Scott M Summers wrote:Yes, I declared it globally.
Scott M Summers wrote:I am referring to Java. And are you saying there are no global variables in Java? And do you have any information that relates to my question?
Campbell is right. In Java, every variable must be declared in a class. You can't have a "global" variable the way you can in some other languages.
Mike. J. Thompson wrote:Arrays in java do not have a splice method or a remove method. You can't change the size of an array, and there is no in built support for removing elements from an array.
The advice you were given was to switch to using a List (which does have a remove method). However if this is an assignment you may have been given instructions to use an array.
Where did you get the idea about splicing? And what instructions were you given?
Unfortunately, the search has led you to the wrong place. It is unfortunate that you have to use arrays because your array has 16 empty places which point to null, and nulls are potentially dangerous. You need to avoid using element 11 for example. I suggest you have a count variable which counts how many elements the array contains which are “real”, so whenever you add an element you increment count and vice versa. Also find out about copying parts of arrays. Look in the System class.
Scott M Summers wrote: . . .
I google'd how to delete an index in an array and I found splicing.
. . .
Jason Bullers wrote:You can't access it because the system_task_objects is only in scope in your WorkOrders() method. As Campbell pointed out earlier, I think you intended that method to be a constructor. You should read up on how to declare those and how write a class correctly. That should help solve your current problem.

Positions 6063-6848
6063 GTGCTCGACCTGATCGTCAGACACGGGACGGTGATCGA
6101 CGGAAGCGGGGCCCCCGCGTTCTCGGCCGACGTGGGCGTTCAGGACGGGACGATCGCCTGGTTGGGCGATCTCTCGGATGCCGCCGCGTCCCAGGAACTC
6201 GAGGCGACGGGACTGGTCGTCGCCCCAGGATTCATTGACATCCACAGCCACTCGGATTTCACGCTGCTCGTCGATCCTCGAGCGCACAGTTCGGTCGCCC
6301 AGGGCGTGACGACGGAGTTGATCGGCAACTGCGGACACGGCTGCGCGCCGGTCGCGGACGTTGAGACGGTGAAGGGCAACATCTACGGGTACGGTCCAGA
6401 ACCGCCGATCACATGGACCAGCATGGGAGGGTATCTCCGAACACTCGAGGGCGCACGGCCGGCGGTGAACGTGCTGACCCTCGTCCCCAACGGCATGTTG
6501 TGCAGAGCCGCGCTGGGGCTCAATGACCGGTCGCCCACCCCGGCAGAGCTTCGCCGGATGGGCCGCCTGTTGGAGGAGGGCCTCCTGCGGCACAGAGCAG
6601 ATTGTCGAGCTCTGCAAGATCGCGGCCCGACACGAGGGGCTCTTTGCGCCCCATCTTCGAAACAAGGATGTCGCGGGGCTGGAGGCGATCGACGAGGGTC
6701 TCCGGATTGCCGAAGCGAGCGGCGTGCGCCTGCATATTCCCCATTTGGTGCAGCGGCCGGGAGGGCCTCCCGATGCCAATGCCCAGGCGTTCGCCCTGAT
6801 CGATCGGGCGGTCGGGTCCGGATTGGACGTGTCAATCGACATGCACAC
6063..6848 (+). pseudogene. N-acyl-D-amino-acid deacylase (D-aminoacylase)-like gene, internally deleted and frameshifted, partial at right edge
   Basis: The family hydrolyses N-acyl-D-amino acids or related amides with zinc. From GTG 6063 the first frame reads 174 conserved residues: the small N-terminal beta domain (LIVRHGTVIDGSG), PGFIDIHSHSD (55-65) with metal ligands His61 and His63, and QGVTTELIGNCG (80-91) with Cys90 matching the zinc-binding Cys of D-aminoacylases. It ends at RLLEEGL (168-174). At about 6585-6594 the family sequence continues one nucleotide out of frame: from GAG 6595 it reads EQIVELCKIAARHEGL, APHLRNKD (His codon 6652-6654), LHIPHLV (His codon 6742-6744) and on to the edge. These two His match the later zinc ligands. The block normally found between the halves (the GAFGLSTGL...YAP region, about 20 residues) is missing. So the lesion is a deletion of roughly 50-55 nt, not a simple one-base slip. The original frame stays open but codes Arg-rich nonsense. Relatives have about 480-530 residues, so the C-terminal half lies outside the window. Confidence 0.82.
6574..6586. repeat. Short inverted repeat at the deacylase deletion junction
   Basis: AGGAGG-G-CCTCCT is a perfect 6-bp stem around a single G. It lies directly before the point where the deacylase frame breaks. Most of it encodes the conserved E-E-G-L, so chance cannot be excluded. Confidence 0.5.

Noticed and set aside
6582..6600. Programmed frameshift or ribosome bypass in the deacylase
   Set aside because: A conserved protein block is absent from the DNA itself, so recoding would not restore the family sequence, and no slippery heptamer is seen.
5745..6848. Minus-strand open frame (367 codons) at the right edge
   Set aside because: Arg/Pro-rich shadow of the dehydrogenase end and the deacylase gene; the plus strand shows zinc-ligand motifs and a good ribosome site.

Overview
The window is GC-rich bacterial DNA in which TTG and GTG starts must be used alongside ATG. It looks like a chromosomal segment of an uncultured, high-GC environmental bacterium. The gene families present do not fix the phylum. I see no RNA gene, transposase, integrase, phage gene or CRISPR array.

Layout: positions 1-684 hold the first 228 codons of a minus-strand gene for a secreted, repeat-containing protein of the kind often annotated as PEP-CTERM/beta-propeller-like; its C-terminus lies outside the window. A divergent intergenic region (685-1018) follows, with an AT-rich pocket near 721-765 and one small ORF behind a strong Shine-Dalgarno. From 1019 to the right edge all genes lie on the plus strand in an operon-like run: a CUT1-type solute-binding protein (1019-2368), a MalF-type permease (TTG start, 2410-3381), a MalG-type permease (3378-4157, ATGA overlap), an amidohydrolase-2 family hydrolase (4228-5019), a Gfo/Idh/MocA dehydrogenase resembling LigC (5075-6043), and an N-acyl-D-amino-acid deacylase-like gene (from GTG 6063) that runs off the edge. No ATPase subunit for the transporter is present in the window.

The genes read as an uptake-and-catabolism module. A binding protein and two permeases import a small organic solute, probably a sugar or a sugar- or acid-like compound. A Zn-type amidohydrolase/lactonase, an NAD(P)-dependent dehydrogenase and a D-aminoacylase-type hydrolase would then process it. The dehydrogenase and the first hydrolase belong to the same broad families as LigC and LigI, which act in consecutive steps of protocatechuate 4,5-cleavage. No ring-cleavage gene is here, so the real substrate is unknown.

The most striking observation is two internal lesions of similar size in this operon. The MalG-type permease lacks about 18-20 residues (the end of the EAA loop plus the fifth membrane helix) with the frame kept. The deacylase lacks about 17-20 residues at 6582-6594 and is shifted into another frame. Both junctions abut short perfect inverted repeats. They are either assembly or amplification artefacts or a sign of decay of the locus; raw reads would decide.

Also, as a side note: you should use camelCase for naming your variables (so systemTaskObjects and not system_task_objects).
Campbell Ritchie wrote:The type and location of that array keep changing.
Yes, you can. That is the problem. But it doesn't do what you think it does.
Carey Brown wrote:. . . you can't do. . .
Scott M Summers wrote:[That's interesting, that is not what my CS teachers have taught.
No, they are perfectly legal. That code will compile happily. It will run too, and do what the OP doesn't expect.
Winston Gutkowski wrote:. . . all those '|'s in your case statement - which are illegal in the context your using them anyway. . . .